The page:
April 30, 2019 11:29 PM
ROCHESTER, N.Y. (WHEC) -- There is an explosion happening in New York state. It's the number of lawsuits filed against malls and restaurants for discriminating against people with disabilities.
But our investigation shows the complaints are almost always identical. In our first story, you heard one judge call the complaints "copy and paste." You heard one lawyer say the whole thing is a "money grab."
The lawsuits say at dozens of properties in Rochester and Buffalo, the conditions make it dangerous for people with a disability.
So, News10NBC put one of the lawsuits to the test.
News10NBC Chief Investigative Reporter Berkeley Brean joined Chris Hilderbrant at Southtown Plaza in Henrietta. A diving accident when he was young paralyzed him from the waist down. Now Hilderbrant runs a consulting business, advising property owners how to comply with the Americans with Disabilities Act.
News10NBC Chief Investigative Reporter Berkeley Brean: "What do you see?"
Chris Hilderbrant, ADA compliance consultant: "I see a property, an organization that has tried to do right. Things are generally accessible. Things are generally pretty easy to get around. There may be some places where they didn't quite follow the letter of the law, but I think there was a good faith effort to follow the heart of the ADA."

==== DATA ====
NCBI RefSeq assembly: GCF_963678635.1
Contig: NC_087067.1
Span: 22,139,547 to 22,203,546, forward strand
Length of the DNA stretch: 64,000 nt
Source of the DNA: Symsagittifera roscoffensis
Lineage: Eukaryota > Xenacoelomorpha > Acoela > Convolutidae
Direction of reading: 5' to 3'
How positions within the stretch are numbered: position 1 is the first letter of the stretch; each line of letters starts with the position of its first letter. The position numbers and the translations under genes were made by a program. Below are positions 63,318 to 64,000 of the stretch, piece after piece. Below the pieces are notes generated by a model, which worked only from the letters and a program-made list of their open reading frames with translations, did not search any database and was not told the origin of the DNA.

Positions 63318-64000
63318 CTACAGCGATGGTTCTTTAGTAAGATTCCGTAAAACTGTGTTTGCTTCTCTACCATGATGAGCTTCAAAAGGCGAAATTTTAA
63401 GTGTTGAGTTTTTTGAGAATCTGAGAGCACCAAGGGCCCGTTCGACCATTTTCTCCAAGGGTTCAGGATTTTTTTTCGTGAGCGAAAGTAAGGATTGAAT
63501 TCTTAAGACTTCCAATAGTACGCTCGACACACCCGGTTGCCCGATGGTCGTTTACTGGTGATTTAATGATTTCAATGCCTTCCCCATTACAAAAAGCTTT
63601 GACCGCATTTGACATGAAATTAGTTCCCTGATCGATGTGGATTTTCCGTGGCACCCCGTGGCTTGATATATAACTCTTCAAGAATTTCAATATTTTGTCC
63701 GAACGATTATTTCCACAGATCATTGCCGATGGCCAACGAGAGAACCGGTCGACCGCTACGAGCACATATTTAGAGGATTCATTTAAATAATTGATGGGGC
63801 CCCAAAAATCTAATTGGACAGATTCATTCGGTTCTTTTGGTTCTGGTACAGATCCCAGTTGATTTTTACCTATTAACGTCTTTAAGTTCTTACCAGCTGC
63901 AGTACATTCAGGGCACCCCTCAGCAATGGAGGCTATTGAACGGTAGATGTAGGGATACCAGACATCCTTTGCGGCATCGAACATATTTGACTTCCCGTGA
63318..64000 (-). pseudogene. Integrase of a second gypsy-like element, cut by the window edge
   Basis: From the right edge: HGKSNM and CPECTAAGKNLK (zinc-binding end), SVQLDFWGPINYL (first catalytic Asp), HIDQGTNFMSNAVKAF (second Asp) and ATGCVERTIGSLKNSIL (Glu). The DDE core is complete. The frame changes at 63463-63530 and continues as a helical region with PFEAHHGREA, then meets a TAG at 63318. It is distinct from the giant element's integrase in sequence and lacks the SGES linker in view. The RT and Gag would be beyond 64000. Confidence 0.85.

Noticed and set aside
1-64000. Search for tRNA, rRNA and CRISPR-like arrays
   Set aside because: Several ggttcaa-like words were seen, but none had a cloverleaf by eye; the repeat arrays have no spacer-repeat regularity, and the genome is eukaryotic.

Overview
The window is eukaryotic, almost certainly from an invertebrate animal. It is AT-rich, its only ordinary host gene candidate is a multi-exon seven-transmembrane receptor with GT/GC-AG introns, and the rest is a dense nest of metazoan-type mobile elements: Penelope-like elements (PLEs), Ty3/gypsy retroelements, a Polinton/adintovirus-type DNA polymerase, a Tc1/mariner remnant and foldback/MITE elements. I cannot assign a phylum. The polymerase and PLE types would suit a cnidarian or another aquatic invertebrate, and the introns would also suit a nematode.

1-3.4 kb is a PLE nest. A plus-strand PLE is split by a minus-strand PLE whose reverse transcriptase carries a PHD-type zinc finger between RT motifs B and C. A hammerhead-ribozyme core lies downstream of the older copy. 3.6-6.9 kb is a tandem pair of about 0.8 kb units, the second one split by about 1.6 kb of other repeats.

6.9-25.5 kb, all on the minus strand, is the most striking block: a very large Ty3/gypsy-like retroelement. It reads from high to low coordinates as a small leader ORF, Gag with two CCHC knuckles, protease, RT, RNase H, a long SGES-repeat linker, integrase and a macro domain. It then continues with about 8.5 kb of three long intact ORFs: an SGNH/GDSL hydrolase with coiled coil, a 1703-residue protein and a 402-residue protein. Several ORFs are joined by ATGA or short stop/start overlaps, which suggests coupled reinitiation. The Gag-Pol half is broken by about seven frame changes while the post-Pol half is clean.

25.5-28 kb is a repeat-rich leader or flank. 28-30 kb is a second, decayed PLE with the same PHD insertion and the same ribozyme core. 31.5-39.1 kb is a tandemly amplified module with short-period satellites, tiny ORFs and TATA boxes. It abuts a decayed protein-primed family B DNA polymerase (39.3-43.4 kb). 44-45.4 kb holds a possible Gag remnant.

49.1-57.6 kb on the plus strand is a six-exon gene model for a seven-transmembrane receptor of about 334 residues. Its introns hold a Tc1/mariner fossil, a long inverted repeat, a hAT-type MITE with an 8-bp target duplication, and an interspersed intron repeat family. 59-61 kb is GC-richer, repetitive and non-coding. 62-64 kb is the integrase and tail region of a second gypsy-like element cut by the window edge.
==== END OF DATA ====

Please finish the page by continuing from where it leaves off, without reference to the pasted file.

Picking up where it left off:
Southtown was sued in federal court in December. The lawsuit says Southtown violates Title III of the ADA because of the slope of its parking lot, some of the handicap parking spaces and the sidewalk ramps.
So that's where Hilderbrant and News10NBC went. We did find what he called technical violations.
First, an accessible parking spot.
Brean: "So what's the problem here?"
Hilderbrant: "For this spot, they've labeled it accessible but they don't have an access aisle."
That would make it hard for people like Hilderbrant to get out of a car. But the slope of the parking lot and ramps seemed fine.
Hilderbrant: "So this curb ramp is pretty slow and gentle."
Hilderbrant says he did see a ramp where the "asphalt of the parking lot didn't line up" creating an inch to two-inch bump. He said "that could be challenging for some wheelchair users. It could be a trip hazard for somebody who has limited walking ability so something like that could be a concern that would need to be addressed."